Fig. 2 JT-60SA device and the NBI systems

Total 13 NBI units will be installed around the JT-60SA device. Each unit has 2 ion sources, and injects neutral beams to plasma for 100 seconds.


Fig. 3 shows the ion source which consists of a discharge chamber for ion production and an accelerator with 4 acceleration grids having 1,020 apertures. These ion sources were installed to KAERI’s test stand for the joint experiment.

The long-pulse capability of the ion source is strongly correlated with the heat loads on the acceleration grids. In addition, the beam divergence angle is determined by the rate between the beam current and the intermediate voltage of the acceleration voltage.

In the joint experiment, the beam current was found to be degraded according to the accumulation of the discharge gas for ion production, with a long time constant over 30 seconds. Due to this degradation, the beam current deviated from the amount to keep optimum relationship with the intermediate voltage, and the beam divergence angle became larger accordingly. As a result, a part of some beams contacted with the electro-nodes in the ion source, and generated additional heat loads onto the acceleration grids. In conclusion, it was found that this unexpected heat loads limited the pulse duration of the neutral beams for the first time. Therefore, the pressure of the discharge gas was precisely controlled to suppress the time variation of the beam current. Moreover, the intermediate voltages were adjusted according to the beam current. In order to achieve the higher-power and longer-pulse beams, a technique to control these 2 parameters simultaneously was developed. After these modifications, the current measured at the intermediate grid became lower and the temporal constant, which means the low heat loads, was achieved and maintained during a long-pulse operation, as shown in Fig. 4.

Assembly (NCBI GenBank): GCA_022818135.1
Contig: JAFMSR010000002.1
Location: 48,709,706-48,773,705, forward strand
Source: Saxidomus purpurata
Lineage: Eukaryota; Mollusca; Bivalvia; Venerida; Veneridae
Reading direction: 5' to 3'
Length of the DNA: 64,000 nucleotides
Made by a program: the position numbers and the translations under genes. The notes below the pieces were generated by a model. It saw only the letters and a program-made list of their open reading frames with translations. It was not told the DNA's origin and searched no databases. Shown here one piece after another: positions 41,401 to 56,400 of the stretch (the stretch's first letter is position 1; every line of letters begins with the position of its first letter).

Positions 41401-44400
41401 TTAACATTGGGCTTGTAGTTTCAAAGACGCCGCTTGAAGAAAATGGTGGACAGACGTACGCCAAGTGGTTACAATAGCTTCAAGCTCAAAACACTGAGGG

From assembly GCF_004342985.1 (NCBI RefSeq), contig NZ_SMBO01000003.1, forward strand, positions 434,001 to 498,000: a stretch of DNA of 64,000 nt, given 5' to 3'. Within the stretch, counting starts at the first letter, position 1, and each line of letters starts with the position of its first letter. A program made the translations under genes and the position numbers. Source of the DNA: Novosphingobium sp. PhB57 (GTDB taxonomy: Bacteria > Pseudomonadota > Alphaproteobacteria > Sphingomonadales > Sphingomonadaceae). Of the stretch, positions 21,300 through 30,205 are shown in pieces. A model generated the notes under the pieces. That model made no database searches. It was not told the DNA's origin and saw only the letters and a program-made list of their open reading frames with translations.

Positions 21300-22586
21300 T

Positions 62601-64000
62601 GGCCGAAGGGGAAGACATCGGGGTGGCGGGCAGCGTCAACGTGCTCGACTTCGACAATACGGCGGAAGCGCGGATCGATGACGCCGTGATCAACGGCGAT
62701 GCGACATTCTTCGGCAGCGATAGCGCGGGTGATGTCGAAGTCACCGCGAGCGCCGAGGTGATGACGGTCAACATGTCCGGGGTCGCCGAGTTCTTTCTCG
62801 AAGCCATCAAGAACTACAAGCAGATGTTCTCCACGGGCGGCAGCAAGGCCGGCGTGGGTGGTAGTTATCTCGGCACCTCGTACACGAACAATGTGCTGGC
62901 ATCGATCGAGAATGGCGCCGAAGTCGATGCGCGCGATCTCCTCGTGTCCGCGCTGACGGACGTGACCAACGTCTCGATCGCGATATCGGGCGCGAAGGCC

Fig. 3 Installation to the KAERI test stand

The JT-60 ion source was installed to KAERI’s test stand for the joint experiment.

As a result, the ion beam of 2.0 MW for 100 seconds was achieved, which was more powerful beam than the required value for the JT-60SA device (1.9 MW for 100 seconds), as shown in Fig. 5. Because this technique can be applied to the long-pulse operation of the ion sources for the Korean Superconducting Tokamak Advanced Research (KSTAR), this achievement by an international collaboration is useful for the KSTAR at NFRI, a participant in this joint experiment, as well.

Fig. 4 Schematic view of the long-pulse operation technique (Top),Current measured at the intermediate grid (Bottom)

Fig. 5 Progress of the beam pulse duration of the ion source.

[Future plan]

The ion source developed in this joint experiment will be used for the JT-60SA device, where the plasma heating and current drive over 100 seconds will need to be demonstrated. The results will be submitted to “Fusion Engineering and Design”, a science journal, as well.


1) NBI (Neutral Beam injector)

The NBI is one of the plasma heating systems being utilized in nuclear fusion research. It injects powerful neutral beams to the plasmas. At first, ion beams are produced in an ion source of NBI. Then, in a gas cell, the ion beams are converted to neutral beams to be injected into the magnetic field in a tokamak device.

2) JT-60SA (JT-60 Super Advanced)

The JT-60SA project is the ITER satellite tokamak program in the Broader Approach (BA) activity, which is a collaborative program between Japan and Europe. The JT-60SA device is under construction at JAEA Naka Fusion Institute located in Naka city of Ibaraki prefecture, Japan.


3) ITER (International Thermonuclear Experimental Reactor)


4) KSTAR(Korean Superconducting Tokamak Advanced Research)

The KSTAR is a research project using a superconducting tokamak device constructed at NFRI, located in Daejeon city of Korea.